• ✓ Enabling Acts: The Hidden Story of How the Americans with Disabilities Act Gave the Largest US Minority Its Rights || É PDF Download by Å Lennard Davis
      279 Lennard Davis
    • thumbnail Title: ✓ Enabling Acts: The Hidden Story of How the Americans with Disabilities Act Gave the Largest US Minority Its Rights || É PDF Download by Å Lennard Davis
      Posted by:Lennard Davis
      Published :2018-02-25T06:50:24+00:00

    One thought on “Enabling Acts: The Hidden Story of How the Americans with Disabilities Act Gave the Largest US Minority Its Rights

    1. Ellie on said:

      Enabling Acts is a fascinating, in-depth examination of the history of the Americans with Disabilities Act was created and passed in 1990. Since I have taught this legislation to my students, I thought I was familiar with it but this book revealed much information about which I was unaware.There are wonderful portraits of the various (and many) people involved in passing this legislation. I was both heartened by the cross-party lines support (disability affects people of all political affiliatio [...]

    2. Morris on said:

      "Enabling Acts" is thorough history of the ADA from it's conception to its passage. Many don't realize how much was changed for those with physical and cognitive disabilities with the passage of the act, nor do they realize just how difficult it was to get passed. This book is well-researched and includes many facts. It can be a difficult read and meander some at times, so I would not recommend it for those looking for a light or easy read.This unbiased review is based on a book was won through [...]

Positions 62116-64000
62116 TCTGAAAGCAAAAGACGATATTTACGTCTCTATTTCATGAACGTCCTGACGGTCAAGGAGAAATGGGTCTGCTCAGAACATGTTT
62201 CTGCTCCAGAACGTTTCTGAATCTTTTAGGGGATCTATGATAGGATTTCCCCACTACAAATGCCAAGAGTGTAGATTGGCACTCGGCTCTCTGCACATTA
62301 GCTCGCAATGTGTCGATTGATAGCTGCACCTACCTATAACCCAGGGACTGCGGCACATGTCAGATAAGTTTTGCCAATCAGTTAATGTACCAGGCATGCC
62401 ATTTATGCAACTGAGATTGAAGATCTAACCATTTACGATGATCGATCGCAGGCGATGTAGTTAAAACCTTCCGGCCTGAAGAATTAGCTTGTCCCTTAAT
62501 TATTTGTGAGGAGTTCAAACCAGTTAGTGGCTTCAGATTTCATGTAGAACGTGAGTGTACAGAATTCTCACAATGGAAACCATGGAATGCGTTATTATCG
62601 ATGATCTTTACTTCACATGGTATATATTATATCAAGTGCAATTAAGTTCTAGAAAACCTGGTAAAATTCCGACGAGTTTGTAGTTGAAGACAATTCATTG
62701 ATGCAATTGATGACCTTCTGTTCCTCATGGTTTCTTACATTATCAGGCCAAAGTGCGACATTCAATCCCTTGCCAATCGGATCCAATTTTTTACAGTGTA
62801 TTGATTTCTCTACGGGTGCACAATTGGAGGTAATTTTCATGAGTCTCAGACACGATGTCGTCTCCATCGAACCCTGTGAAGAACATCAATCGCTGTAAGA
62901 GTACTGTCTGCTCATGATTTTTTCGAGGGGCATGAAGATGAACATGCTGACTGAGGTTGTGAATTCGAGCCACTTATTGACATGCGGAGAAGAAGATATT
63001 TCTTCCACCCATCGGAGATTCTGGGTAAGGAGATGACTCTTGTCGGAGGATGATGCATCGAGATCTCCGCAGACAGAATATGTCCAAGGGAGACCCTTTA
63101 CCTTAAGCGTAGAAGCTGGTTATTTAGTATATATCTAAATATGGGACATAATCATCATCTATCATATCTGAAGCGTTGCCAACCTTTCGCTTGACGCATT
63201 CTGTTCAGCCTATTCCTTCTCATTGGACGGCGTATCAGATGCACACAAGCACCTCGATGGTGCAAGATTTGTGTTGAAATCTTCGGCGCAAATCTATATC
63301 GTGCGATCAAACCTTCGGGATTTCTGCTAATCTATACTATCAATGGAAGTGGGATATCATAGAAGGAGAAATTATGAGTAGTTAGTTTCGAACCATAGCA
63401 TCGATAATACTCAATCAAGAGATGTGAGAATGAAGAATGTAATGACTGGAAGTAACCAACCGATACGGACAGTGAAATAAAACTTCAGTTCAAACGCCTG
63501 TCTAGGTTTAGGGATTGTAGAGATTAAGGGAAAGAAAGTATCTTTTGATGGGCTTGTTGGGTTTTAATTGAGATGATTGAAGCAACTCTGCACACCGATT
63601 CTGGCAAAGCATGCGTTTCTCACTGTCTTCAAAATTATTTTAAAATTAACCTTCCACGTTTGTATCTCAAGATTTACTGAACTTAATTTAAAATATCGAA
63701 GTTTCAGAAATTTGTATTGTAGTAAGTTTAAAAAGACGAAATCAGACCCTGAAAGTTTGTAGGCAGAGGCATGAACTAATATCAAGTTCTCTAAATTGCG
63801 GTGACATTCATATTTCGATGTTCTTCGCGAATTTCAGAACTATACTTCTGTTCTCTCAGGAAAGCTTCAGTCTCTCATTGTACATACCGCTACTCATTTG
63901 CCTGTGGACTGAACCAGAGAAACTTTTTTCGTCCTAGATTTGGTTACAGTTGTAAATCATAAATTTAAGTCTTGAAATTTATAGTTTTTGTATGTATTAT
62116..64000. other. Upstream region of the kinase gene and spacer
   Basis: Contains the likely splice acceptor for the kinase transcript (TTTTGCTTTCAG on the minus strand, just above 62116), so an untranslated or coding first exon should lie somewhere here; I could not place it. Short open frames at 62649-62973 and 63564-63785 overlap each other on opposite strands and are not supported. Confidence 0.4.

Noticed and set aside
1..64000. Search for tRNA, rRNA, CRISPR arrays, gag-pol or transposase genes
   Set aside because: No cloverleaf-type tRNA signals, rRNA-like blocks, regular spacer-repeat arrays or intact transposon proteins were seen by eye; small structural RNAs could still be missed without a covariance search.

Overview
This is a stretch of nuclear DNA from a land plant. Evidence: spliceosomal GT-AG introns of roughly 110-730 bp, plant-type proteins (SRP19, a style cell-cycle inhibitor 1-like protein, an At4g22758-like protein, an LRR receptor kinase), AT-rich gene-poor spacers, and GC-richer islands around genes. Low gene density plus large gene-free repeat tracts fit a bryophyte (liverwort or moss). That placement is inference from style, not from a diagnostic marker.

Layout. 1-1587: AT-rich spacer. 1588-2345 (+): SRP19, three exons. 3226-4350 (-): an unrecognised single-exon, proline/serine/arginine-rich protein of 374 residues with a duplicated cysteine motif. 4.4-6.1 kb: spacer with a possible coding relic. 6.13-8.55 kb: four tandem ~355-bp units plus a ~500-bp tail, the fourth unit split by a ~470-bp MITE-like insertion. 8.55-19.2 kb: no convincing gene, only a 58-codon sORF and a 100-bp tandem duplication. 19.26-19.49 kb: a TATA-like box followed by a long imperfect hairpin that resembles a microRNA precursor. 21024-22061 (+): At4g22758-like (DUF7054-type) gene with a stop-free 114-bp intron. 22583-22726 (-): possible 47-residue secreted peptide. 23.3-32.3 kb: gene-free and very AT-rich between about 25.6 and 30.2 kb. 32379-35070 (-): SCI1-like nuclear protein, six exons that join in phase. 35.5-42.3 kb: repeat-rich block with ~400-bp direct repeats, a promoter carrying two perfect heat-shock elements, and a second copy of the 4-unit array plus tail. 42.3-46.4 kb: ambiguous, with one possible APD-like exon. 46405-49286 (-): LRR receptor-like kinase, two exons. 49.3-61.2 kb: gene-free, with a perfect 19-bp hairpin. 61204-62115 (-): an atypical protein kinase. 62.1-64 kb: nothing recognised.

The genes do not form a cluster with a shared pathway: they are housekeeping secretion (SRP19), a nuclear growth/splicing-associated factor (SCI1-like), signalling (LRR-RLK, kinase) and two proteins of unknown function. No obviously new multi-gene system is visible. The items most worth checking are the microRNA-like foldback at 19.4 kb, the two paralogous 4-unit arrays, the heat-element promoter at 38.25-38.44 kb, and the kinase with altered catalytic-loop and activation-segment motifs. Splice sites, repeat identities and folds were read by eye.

3. victor harris on said:

      Although a step forward, the Civil Rights Act and other legislation of the 1960s did not adequately address the needs of millions with disabilities. Building on that legislation, various segments of that population aligned to become a more potent lobbying effort and exert their influence in the political arena. They managed to recruit support from both Democrats and Republicans who were sympathetic to their cause. It would take until 1990 during the Bush I administration until their efforts were [...]

    4. Kristi Richardson on said:

      “The ADA is an excellent example of a bipartisanship no longer extant but made possible when a Republican President, George H. W. Bush, worked together with a Democratic House and Senate.”I received this book as part of the First Reads program for an honest review.One in Five of every American is disabled, so I would venture to say that unless you are a hermit, you or someone you love is disabled. It is so easy to forget what life was like for the disabled in this country before the America [...]

    5. Nancy Kennedy on said: